(University of Technology, Sydney)
Paper Short Abstract:
Driven by expressive dynamics of public emotion, and mediated by interactive second-generation web info-technology, social movement politics today can be highly disordered. Attempts at coercive control heighten the resonance of the expressive affect and reveal the price of order, forcing new political orientations onto the agenda.
Paper long abstract:
Information technology is often said to have invited new players into the political process. Social movements are said to have taken a creatively subversive role in constituting virtual activisms, charting new communicative channels and hubs to challenge dominant power relations. Hierarchical representative structures are said to have given way to horizontal expressive forms. Where representation gives access through legitimation, expressive politics give access through an assault on the senses, creating a swarm effect. A paradoxical process of personalised mass disorganised political engagement can emerge. Driven by expressive dynamics of public emotion, and mediated by interactive second-generation web info-technology, social movement politics become highly episodic, disjunctive, unpredictable and destabilising. Rather than helpfully offering rational solutions to social disorders, such movements provoke mass public sentiment, figured by the powers-that-be as mass disorder. The effect can be to induce radical disorientation, for targets to lash out and reach for coercive controls, heightening the resonance of the expressive affect. In revealing the price of order, such movements pre-figure future transformations and radical possibilities, generating new political orientations and directions, from neo-communalist to neo-communist. The paper explores these themes through specific interventions channelled through info-technologies.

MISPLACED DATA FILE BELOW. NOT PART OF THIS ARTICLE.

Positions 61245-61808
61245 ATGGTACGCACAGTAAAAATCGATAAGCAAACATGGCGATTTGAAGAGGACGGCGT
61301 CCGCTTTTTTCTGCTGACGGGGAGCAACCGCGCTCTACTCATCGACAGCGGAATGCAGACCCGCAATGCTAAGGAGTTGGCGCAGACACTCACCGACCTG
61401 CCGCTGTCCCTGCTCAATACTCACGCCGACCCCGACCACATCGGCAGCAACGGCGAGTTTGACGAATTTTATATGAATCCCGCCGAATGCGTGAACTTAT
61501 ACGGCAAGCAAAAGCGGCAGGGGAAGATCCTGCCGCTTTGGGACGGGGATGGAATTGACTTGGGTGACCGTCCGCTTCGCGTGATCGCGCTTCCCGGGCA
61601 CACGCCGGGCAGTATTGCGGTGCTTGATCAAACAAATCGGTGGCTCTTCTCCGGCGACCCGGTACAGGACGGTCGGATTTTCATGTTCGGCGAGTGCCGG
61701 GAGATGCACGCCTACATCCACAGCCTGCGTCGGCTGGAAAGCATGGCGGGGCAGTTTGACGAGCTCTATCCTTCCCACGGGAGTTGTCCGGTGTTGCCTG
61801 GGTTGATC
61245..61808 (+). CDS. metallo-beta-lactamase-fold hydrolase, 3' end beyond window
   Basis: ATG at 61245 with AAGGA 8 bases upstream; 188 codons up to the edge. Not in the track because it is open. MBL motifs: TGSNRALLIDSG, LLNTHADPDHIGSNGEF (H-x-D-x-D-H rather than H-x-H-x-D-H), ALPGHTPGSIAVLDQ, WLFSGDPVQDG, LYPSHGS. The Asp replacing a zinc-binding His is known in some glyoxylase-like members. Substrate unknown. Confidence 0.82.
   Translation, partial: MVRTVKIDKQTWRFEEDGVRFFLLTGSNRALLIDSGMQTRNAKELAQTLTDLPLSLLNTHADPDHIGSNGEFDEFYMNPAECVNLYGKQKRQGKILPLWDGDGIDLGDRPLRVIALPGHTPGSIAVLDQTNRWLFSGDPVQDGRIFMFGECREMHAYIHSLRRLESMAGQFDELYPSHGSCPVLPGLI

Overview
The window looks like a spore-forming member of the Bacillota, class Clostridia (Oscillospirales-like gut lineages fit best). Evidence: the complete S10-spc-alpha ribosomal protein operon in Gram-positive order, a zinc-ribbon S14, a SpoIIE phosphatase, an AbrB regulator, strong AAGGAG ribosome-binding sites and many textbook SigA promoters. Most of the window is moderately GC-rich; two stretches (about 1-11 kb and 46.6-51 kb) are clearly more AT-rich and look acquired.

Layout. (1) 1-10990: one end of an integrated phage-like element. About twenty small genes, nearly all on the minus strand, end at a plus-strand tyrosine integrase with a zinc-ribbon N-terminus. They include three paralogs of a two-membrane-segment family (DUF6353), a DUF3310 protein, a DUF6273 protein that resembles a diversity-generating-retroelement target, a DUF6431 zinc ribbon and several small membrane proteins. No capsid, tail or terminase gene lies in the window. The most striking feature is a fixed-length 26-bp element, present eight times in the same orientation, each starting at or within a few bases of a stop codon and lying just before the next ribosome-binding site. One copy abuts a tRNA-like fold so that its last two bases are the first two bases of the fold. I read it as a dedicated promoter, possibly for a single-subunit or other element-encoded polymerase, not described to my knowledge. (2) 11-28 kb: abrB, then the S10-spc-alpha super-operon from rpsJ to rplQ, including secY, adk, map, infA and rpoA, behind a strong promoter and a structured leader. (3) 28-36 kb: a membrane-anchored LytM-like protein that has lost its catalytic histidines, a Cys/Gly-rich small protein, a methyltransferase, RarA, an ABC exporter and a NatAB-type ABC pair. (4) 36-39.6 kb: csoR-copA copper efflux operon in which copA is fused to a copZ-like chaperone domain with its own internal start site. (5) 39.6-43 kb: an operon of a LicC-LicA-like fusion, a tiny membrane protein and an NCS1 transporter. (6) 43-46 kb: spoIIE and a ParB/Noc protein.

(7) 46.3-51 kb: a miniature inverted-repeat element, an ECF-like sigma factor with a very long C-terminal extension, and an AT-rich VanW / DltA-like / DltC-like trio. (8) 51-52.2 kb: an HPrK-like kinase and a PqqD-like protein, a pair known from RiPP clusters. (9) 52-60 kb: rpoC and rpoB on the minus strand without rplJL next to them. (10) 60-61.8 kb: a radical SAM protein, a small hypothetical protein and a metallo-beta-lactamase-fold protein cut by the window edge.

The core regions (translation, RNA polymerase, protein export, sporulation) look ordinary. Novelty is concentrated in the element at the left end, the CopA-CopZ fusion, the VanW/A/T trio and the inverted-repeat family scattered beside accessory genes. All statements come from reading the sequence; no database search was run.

World, chaos and disorder